Jul 01

How Not To Begin Your Meditative Essay

Old, dumb chestnuts guaranteed to exasperate your reader (and how they do that. So be aware, and do better than these):

  • "While having my second cup of coffee...." (indicates excess leisure; annoys readers who by necessity wake to horrible alarm clock, rush the kids to school, rush to work)
  • "our late breakfast of coffee and blood oranges..." (indicates excess leisure and money-fueled hyperestheticism (the oranges being rare and expensive; the casual reference to "blood," the implied reference to Wallace Stevens' "Sunday Morning"), and, lucky you, you probably have a two-income household)
  • "Walking in the desert wilderness I was thinking about..." (indicates a panoply of luxuries: solitude, leisure to think, time for aimless walking, and placement in a remote quiet setting)
  • "Woke up this morning..." (it's an essay, not a blues song, honey)
  • "My mother" / My father" (no one cares; get to the point) (I once read a litmag that had four pieces in it all beginning with the words "My father...")
  • "Sometimes, reality strikes with the force of a tidal wave" (you're just figuring that out?)
  • "I find myself saying frequently to my students..." (wow, you've got a teaching job? lucky you)
  • "My father would sit with his feet up on his desk..." (your father had a desk?)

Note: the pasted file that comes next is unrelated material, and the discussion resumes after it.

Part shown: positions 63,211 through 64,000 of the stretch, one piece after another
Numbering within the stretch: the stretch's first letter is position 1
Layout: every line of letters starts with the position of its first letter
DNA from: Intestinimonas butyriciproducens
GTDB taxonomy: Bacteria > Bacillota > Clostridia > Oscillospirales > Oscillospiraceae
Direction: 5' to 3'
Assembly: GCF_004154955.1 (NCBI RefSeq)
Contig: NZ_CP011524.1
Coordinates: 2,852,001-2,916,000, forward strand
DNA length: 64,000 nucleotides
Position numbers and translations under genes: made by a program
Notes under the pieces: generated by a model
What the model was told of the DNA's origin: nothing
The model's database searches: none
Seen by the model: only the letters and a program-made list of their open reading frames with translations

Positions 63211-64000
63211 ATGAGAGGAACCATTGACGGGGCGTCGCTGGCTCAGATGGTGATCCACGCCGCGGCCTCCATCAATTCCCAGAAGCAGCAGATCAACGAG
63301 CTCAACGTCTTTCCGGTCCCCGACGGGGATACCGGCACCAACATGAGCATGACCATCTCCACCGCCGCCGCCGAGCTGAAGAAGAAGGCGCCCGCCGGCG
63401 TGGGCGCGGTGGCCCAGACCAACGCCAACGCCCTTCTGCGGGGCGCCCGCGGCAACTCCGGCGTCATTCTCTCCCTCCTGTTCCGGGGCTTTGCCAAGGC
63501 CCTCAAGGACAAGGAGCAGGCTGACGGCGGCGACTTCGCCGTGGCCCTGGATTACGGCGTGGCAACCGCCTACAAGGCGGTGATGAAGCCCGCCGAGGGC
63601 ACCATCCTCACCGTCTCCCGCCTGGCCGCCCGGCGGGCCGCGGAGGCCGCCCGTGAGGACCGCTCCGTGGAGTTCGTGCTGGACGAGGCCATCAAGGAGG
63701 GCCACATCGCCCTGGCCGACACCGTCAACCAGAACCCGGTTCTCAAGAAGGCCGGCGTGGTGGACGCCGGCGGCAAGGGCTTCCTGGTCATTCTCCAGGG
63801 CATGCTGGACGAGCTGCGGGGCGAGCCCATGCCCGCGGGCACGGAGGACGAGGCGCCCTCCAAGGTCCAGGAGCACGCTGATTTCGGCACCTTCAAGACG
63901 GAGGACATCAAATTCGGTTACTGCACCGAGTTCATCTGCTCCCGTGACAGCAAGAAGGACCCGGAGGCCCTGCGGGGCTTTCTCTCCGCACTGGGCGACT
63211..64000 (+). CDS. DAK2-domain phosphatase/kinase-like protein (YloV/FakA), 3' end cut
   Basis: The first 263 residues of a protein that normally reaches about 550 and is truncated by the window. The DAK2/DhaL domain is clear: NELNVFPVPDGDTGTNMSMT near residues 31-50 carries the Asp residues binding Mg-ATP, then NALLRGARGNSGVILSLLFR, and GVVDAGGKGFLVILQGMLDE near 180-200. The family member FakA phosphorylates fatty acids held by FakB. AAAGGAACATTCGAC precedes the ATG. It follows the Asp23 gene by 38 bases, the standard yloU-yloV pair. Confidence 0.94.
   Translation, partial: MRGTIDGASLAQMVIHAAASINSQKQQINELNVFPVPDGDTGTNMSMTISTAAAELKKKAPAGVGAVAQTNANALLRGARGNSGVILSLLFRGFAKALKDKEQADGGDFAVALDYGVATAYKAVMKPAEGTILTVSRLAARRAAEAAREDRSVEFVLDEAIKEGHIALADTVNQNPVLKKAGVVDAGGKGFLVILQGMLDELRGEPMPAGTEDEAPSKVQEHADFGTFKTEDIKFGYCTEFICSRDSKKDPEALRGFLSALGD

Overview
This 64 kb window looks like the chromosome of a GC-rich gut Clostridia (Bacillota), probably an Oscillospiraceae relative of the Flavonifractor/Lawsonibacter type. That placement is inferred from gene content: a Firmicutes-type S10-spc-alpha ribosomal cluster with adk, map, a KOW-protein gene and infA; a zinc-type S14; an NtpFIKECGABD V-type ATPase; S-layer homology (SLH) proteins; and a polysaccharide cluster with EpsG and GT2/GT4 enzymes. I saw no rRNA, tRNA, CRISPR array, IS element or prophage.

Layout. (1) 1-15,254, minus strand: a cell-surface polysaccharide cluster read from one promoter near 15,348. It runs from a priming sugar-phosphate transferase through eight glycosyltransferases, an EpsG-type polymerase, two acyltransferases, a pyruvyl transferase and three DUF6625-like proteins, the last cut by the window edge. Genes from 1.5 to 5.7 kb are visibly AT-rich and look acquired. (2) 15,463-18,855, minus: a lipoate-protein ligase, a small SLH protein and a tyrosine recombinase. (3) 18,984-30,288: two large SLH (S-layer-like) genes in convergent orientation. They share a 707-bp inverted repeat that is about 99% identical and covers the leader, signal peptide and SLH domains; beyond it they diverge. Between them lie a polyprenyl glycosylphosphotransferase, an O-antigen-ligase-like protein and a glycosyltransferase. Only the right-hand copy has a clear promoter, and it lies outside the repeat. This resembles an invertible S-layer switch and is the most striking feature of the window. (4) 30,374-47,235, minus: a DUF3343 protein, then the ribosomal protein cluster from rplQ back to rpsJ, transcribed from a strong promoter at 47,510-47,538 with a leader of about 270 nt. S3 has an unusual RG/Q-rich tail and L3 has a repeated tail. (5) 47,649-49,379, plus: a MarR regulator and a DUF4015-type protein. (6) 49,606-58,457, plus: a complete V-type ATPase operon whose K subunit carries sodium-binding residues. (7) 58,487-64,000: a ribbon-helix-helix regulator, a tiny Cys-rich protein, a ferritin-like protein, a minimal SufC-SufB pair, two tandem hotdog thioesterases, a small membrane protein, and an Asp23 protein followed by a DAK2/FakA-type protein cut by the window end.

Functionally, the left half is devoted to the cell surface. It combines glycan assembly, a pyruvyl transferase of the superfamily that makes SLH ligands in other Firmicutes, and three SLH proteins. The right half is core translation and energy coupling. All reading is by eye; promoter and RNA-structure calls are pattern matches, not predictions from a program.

• "My senior year..." (better, start out "In 1985," or whatever year it was. Nobody cares about your senior year, but some readers might give a hoot about 1985 as a year)
  • "I learned early on..." (you're showing, not telling)
Jun 27

Not Everything is a Joke

You know the mock air violin that smart alecks "play" when somebody's telling their troubles. Someone who'd just learned to do that, a big joker, asked me if I'd ever seen it, and demonstrated, and I said, "I find that sickening, vicious and cruel. Here somebody is not joking for once, is speaking in earnest, and you are making fun of their honest feelings. You are shaming people for speaking their truth."

Sitcoms and standup have set the tone for our language and behavior, and writers increasingly write that way. I have a cookbook whose hip young authors riddled the text with cutesy, unfunny jokes, and I wonder why. If someone speaks in earnest, with passion, we say: "Tell us what you REALLY think!" If someone complains, we play the air violin or say, "Do you want cheese with that whine?" A harsh story or philosophizing makes us say, "that's heavy" or "that's pretty dark" and we do our best to restore a light and carefree atmosphere as if the world and Disney World were one and the same. We joke, tell jokes, refer to jokes. We all know chronic jokers. I have learned smart-aleck replies to earnest inquiries as simple as, "What time is it?" Above all we want to be liked. Laughter brings us together, but it can also keep us apart. Not everything is a joke.

Surprisingly, our comedians do not tell jokes. We are the ones who tell jokes. They tell truths: about money, sex, relationships, politics. Our poets do that also. The U.S. found the perfect poet in Billy Collins, a hybrid poet/comedian who is a product of our time.